young rural woman in their plants. The feminization of labour concept is very pertinent to the RMG industry in Bangladesh. From the beginning of the textiles and clothing industries, women were recruited for many reasons: The image of the young and unmarried female factory worker with a rural background and lack of education and skills is predominant. Dannecker noted that majority of the women working in the garment sector are recent migrants who left their villages due to increasing landlessness and poverty. Majumder and Begum (2006) said that available studies on the garment workers indicated that garment workers specially the female garment workers, are often very young, unmarried, with little education, of rural origin, and from poor families. Rahman (2011) suggested that, women’s softness, meekness, and allegent nature representing the concept of docility are very useful in so called sound industrial relations in terms of explicating and depriving women workers from their labour rights. 2.4 Capital accumulation through repression of RMG workers in Bangladesh: ‘Due to the supportive policies of the government, Bangladesh experienced significant growth of some export oriented industries during the past decade (Majumder and Begum; 2006 : 10). Readymade garment industry occupies the dominant position in the export manufacturing sector of Bangladesh. Rahman (2011) noted that, In the early 2000s seventy six percent of foreign currency was earned by the RMG sector. But it is unthinkable that, many Bangladeshi RMG industry owners exploit the poor workers absolutely violating the national and international laws. Workers are vulnerable obtaining law wages and facing unhealthy working environment. Garment workers are paid lowest wages in comparison to most of the other workers employed in Bangladesh. Cheap labour and extreme exploitation is the main source of high profit in RMG sector. Owners are dilly- dallying in implementing the new wage structure, filing case against workers without any evidence, shutting the factories for an indefinite period without paying the workers their dues (New Age, 2010: 3). Majumder and Begum (2006) found that, overtime work curtails workers leisure and sleeping time significantly. In garment industry, women are the worst suffers from the uncongenial working conditions since they hold the low paid and low skilled job where occupational hazards are greater. The workers involved with trade union face retrenchment, harassment, intimidation and even threat to murder. The factory management often armed a Masan Group to drive out the union . Theoretical Framework A theoretical framework includes many formal or substantive theories. In this research Marx’s theory of capitalism is discussed. 3.1 Wage labour and capital : Wages are the sum of many paid by the capitalist for a particular labour time or for a particular output of labour. The capitalist, therefore buys their labour with money. Wages are, therefore, not the worker’s share in the commodity produced by him. Labour power is, therefore a commodity which its possessor, the wage-worker, sells to capital (Marx 1970: 74). Why does he sell it? In order to live. He works in order to live.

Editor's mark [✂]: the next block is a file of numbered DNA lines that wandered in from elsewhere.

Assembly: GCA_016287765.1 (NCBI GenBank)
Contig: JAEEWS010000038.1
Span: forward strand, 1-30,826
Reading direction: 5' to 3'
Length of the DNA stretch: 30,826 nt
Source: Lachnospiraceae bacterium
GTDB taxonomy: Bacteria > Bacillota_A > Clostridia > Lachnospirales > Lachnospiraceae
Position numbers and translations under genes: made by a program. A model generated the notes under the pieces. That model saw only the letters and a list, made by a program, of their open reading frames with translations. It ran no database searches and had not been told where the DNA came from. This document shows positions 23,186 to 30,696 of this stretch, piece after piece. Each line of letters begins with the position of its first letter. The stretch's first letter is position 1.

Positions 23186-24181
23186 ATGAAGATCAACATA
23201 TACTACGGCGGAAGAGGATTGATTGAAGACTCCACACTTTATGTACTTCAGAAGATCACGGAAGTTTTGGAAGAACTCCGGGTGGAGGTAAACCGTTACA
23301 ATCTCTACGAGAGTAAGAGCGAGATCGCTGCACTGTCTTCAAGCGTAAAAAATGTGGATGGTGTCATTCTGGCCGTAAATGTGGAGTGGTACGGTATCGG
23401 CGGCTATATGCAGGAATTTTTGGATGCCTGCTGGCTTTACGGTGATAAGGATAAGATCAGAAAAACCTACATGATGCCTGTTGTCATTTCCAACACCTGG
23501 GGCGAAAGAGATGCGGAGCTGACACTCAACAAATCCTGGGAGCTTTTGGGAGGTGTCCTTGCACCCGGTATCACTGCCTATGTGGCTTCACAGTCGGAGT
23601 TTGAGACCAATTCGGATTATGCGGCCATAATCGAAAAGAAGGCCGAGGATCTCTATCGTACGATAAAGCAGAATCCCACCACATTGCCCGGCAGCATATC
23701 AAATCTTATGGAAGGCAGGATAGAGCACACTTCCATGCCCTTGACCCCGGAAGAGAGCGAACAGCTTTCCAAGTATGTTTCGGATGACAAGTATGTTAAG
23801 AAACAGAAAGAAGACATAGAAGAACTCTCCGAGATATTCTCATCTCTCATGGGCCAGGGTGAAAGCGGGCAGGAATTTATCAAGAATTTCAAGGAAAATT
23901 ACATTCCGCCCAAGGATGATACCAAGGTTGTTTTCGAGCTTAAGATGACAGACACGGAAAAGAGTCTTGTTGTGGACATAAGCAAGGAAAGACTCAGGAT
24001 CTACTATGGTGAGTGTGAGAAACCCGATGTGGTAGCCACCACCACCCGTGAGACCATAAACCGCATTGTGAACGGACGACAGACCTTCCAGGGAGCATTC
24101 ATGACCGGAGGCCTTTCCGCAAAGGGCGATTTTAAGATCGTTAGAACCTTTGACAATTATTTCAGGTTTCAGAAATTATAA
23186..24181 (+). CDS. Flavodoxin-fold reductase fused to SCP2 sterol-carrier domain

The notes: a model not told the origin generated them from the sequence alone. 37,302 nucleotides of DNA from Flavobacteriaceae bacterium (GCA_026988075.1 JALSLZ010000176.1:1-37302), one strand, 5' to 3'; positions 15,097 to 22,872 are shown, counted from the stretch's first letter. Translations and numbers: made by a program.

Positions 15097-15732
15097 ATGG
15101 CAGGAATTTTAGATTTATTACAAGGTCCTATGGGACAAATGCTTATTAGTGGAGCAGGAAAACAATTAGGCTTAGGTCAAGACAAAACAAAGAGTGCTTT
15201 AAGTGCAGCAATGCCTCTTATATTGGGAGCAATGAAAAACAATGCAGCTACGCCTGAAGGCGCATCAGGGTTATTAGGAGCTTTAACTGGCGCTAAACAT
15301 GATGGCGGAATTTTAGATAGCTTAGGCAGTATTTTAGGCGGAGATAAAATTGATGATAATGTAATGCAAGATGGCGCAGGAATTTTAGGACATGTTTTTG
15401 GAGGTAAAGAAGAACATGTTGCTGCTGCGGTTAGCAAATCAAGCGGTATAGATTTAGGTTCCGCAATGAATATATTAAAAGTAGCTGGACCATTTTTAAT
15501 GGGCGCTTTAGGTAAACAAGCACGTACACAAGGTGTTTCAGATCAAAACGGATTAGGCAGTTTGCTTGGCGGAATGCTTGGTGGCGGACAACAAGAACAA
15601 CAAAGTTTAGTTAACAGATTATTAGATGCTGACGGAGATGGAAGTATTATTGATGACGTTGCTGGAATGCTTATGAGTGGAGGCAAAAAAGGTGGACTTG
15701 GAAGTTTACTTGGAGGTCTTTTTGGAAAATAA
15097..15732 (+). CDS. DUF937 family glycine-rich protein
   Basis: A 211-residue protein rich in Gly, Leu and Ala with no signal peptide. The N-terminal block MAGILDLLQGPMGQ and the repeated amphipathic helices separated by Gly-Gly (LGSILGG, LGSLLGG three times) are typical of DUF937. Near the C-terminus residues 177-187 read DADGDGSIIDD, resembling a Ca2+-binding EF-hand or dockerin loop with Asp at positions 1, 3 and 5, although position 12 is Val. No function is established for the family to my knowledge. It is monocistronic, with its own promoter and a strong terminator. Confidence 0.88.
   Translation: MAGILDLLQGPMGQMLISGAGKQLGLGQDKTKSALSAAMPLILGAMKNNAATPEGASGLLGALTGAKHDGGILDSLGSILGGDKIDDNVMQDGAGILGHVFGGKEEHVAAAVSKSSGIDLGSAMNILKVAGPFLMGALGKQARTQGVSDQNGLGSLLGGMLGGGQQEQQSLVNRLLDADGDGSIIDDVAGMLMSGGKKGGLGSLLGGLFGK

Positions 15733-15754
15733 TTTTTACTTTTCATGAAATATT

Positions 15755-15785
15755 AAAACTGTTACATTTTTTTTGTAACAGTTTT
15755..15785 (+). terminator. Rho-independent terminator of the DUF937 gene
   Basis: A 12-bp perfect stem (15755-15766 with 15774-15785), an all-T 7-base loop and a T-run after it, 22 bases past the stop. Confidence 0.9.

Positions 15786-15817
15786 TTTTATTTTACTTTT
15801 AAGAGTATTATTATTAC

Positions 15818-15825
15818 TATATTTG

Labour power was not always a commodity. Labour was not always wage labour, that is, free labour. The slave did not sell his labour power to the slave owner. The slave, together with his labour power, is sold once and for all to his owner. He is a commodity which can pass from the hand of owner to that of another. he is himself a commodity, but the labour power is not his commodity. Competition occurs between buyers and sellers, the former desire to buy as cheaply as possible, the latter to sell as dearly as possible. Capital is therefore, not only a sum of material products, it is a sum of commodities, of exchange values, of social magnitudes. The workers receives means of subsistence in exchange for his labour power. Real wages express the price of labour in relation to the price of other commodities. Wages are not the worker’s share in the commodity produced by him. Wages are the part of already existing commodities with which the capitalist buys for himself a definite amount of productive labour power. 3.2 The so-called primitive Accumulation of capital : The process by which the capitalist mode of production became established, a process conditioned by the spontaneous operation of objective economic laws, wage, significantly accelerated by forcible measures during the period of what Marx called the “primitive accumulation of capital” (Kozlove: 53). ‘The so called primitive accumulation’s nothing else than the historical process of divorcing the producer from the means of production. It appears as primitive, because it forms the pre-historic stage of capital and of the mode of production corresponding with if’ (Marx, 1974 : 668). The process of so called primitive shows the enormous role played by force and coercion in the birth of capitalist mode of production. The development of a man of people deprived of means of production or any means of subsistence and the accumulation of wealth in the hands of individuals who latter became capitalists. The capitalist system pre-supposes the complete separation of the labourers from all poperty in the means by which they can realise their labour. The immediate producer, the labourer, could only dispose of his own person after he had ceased to be attached to the social and ceased to be the slave, serf or bondman of another. To become a free seller of labour power, who carries his commodity wherever he kinds a market, he must further has escaped from the regime of guilds, journeyman, and the impediments of their labour regulations. The first condition of capital accumulation is that the capitalist must have contrived to sell his commodities and to reconverts into capital, the greater part of the money so received. Employing surplus values as capital, reconverting it into capital, is called accumulation of capital (Marx; 1954 : 579). Accumulation of capital is the process by which capitalism expands by employing labour to create surplus value in order to create new capital, which in turn is used to create further surplus value and further new capital leading, in the long run, to a continuous increase in the overall value of capital. The original conversion of a sum of values into capital was achieved in complete accordance with the law of exchange. On party to the contrast sells his labour power, the other buy it. The former receives the value of his commodity, who use value is thereby alienated to the buyers. The worker has received a payment for the exchange value of his labour power. Nevertheless the result isi) The product belongs to the capitalist, and not to the worker.